Having first seen In Praise of Love in Toronto last September 12, I found Godard's rote anti-Americanism particularly tiresome. A year later, his not unwarranted grievances seem subsumed in his melancholy film's overall sense of loss. It's not that America appropriates the rest of humanity's history so much as it solipsistically replaces that history with its own. The events of September 11 may well be the most extensively documented catastrophe in human history. Among the numerous anniversary series and screenings, I'd single out Ken Jacobs's feature-length video Circling Zero: We See Absence, showing twice this weekend as part of the "Attack and Aftermath" program at the American Museum of the Moving Image.

No less than his acerbic Swiss contemporary, Jacobs is a cine-philosopher whose continually innovative and richly eccentric movies mix heady formalism with deeply intuited film-historical and social concerns. Circling Zero is less focused on the attack than its aftermath. Jacobs, who lives on Chambers Street (formerly in the shadow, literally, of the Trades), was out of town the day the buildings fell, and much of Circling Zero concerns his and his wife Flo's attempt to slip past the police barricades that marked the militarized forbidden zone and re-enter their loft. (Amazingly, they get through. Pasted on a neighbor's door is the scrawled note, "I Just Started Walking North.")

Jacobs interpolates some footage of the WTC aflame that was shot by his daughter Nisi from the building's roof. It's striking to note how many other people are up on their roofs similarly documenting the unfolding disaster. (One result is the real-time WTC Uncut, screening at AMMI September 11.) Circling Zero is intensely personal—in visual terms, it's totally first-person—but it's also a portrait of the body politic. The crowds of cops, volunteers, vendors, and tourists that circle the absence are as organic as antibodies surrounding a wound. The tape's last half explores another fact of nature: the Sargasso Sea of flowers, votive candles, and handmade placards that consumed Union Square last fall. Jacobs is fascinated by the fantastic assemblage and new public space. The impromptu performances and metaphysical debates of this spontaneous agora are, in every sense, signs of life.




Interstellar Lower East Side Ramble  Michael Sicinski from the Academic Hack


[At the Q&A following this multimedia performance (film and video sequences along with Nervous System light objects), Jacobs noted that in his recent formal explorations, he's been increasingly interested in velocity. How can you generate effects by making abstract forms move in space? To be honest, the forms didn't seem to be hurtling by that quickly, but I will say that my mind was definitely lagging behind my eyes and ears, so perhaps Ramble's speed-demon intent impressed itself on my body. I always want to be more eloquent when addressing Jacobs' Nervous System works, for a number of not-very-original reasons. For one thing, these pieces move me more than just about any ongoing series of film explorations. I tend to sit before them in a state of slack-jawed amazement, a sort of "oh, fuuuuuuuck" disbelief in what I am witnessing. So when work is this enthralling, I would like to have something at least nominally intelligent to say about it. For another thing, not many people write about this work, and the reasons given are usually some variations of the same basic copout -- they are so abstract, so visceral in their impact, they defy description. But I think maybe we're just not trying hard enough. So here goes. Ahem.]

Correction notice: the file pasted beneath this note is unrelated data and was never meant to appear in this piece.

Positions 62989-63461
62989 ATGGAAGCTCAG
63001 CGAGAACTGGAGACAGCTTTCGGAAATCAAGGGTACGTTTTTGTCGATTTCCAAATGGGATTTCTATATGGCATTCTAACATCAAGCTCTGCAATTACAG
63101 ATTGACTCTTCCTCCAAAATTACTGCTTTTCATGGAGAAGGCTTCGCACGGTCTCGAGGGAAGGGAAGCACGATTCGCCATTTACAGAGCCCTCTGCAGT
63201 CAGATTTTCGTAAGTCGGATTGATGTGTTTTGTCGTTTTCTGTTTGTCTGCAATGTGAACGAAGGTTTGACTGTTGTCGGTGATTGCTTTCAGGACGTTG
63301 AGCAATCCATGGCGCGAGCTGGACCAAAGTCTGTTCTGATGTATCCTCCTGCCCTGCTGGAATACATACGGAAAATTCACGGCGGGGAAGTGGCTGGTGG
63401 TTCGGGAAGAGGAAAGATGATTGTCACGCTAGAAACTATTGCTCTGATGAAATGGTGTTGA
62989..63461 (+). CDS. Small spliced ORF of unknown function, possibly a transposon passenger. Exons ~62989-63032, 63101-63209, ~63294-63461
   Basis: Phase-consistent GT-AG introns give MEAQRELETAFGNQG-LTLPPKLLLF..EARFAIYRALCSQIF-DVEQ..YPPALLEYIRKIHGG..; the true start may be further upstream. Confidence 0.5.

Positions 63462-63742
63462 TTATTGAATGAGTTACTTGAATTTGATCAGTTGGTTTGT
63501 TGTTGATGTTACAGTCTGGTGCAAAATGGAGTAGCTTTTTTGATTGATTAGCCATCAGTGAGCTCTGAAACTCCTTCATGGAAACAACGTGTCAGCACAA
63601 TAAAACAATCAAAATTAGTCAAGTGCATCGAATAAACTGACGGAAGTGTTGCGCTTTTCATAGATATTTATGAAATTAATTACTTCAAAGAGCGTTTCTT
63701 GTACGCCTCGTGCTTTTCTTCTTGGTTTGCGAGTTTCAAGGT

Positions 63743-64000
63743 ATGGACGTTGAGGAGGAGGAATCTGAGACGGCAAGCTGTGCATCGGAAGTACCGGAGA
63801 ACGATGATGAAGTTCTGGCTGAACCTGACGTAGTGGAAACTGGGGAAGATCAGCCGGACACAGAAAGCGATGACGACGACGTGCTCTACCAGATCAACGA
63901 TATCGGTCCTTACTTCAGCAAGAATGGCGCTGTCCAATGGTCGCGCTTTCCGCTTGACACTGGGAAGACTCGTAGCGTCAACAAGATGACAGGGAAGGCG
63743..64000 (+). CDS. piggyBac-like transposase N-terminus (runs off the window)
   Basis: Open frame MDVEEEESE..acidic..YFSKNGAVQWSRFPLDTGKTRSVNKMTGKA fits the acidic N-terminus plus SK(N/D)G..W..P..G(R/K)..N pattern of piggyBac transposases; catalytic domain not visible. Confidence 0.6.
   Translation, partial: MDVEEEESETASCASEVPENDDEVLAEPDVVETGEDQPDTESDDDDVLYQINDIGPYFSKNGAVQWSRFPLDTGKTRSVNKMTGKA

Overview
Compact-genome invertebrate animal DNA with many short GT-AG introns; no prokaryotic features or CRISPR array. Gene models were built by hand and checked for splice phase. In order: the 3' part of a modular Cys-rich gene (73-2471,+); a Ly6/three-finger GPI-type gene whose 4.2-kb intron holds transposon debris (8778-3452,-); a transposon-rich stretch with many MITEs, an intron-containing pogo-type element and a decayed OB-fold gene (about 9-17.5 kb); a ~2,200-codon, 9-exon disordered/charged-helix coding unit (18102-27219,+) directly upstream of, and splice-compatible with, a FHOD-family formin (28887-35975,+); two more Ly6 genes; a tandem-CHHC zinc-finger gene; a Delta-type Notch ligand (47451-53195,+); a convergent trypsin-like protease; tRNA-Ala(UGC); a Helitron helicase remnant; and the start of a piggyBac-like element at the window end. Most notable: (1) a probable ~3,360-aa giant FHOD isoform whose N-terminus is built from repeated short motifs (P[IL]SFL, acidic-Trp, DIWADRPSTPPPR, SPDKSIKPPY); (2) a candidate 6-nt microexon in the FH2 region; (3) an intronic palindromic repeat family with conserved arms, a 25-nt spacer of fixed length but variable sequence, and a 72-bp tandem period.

Interstellar Lower East Side Ramble consists of a halting amalgam of four distinct components. The two non-Nervous System elements are projections of single-channel film works that, if you will, "interrupt" the main action of the other two components, the Nervous System "magic lantern" play and a phenomenal (in both senses -- wonderful and physically bone-rattling) electronic score performed live by Ikue Mori and John Zorn. If you've seen Jacobs' recent video completion of Star Spangled to Death, certain "remixed" portions of that piece will be familiar as they reappear here. There are moments of Jack Smith street theatre, and a long passage of Jerry Sims' apartment, studying the notes and pictures and scraps of paper stuck to his walls, perhaps a grungier version of Aby Warburg's "Mnemosyne Atlas" collages, or just stuff he liked. These reprised moments from SSTD come later, as the first long digressive insert (shown on film) is an unfinished Kodachrome portrait of Orchard Street, alive with bustling street commerce, neighborhood grocers and sidewalk sales, a vibrant scene with New Yorkers of every stripe. What these two parts have in common, apart from the Lower East Side, is their placement within the overall fabric of Ramble. Much like Star Spangled to Death, which breaks up hilarious, atmospheric footage of Smith, Sims, and friends with found footage of racist, anthropological, and pseudo-scientific stupidity, Ramble also interrupts its own program. But instead of the outside world crashing in on our very private relationship with Jacobs' world, we see this world juxtaposed with another, more cosmic way of seeing. The Nervous System portions of the program are deeply colored, bulbous forms which exceed the bounds of the screen on all sides. Like magnified soap bubbles becoming solid forms, or like parts of a metal carburetor with holes that pulsate and become convex forms over and over, these magic lantern effects (like so much of Jacobs' work) emphasize unstable relationships between positive and negative space. They also operate on multiple cognitive channels, since these forms (whirling and emerging in 3D from the screen, due to the action of the Nervous System propeller) connote a cellular-microscopic viewpoint, a heavenly-telescopic one, and neither -- something with no concrete reference to "the world" as we know it. (Nothing much looks like these forms, but the only things that come close are the paintings of Terry Winters.) The order of presentation gives us an Orchard Street of the 50s, and its dialectic between what has changed (even in NYC, the human exchange depicted is giving way to top-down global capitalism) and what remains (many of the buildings, the alleyways, the unique street life that, for me and many others, is NYC). And then we see the SSTD excerpts, the improvised thought-in-action of Jacobs' friends, their interactions and interventions in that street life, as it was and as they were. The framework, instead of being the mundane media world Jacobs and the gang were / are fighting against (as is the case in SSTD, and rightfully so), is another way of envisioning the freedom and the energy the other passages memorialize. Together with the score, which builds on musique concrete recordings of city sounds, honking cars, subway rattling, the sonic physicality of the urban, the Nervous System portions of the piece take the eye on an adventure of uncertain seeing, where forces of love and life cannot be constrained by representation. This dialectic -- between a New York that can be depicted and a bodily sensation of being in NYC, and how the two extend and communicate with one another -- is the balancing act holding the work together. At the Q&A, Jacobs also mentioned that he wanted to show that a small area like the Lower East Side is in reality an infinite space, an entire universe of perception. I've been an admirer of Jacobs' work for quite some time, but after seeing Interstellar Lower East Side Ramble I realized that, apart from his numerous other creative achievements, he is one of the pre-eminent poets of the New York City experience.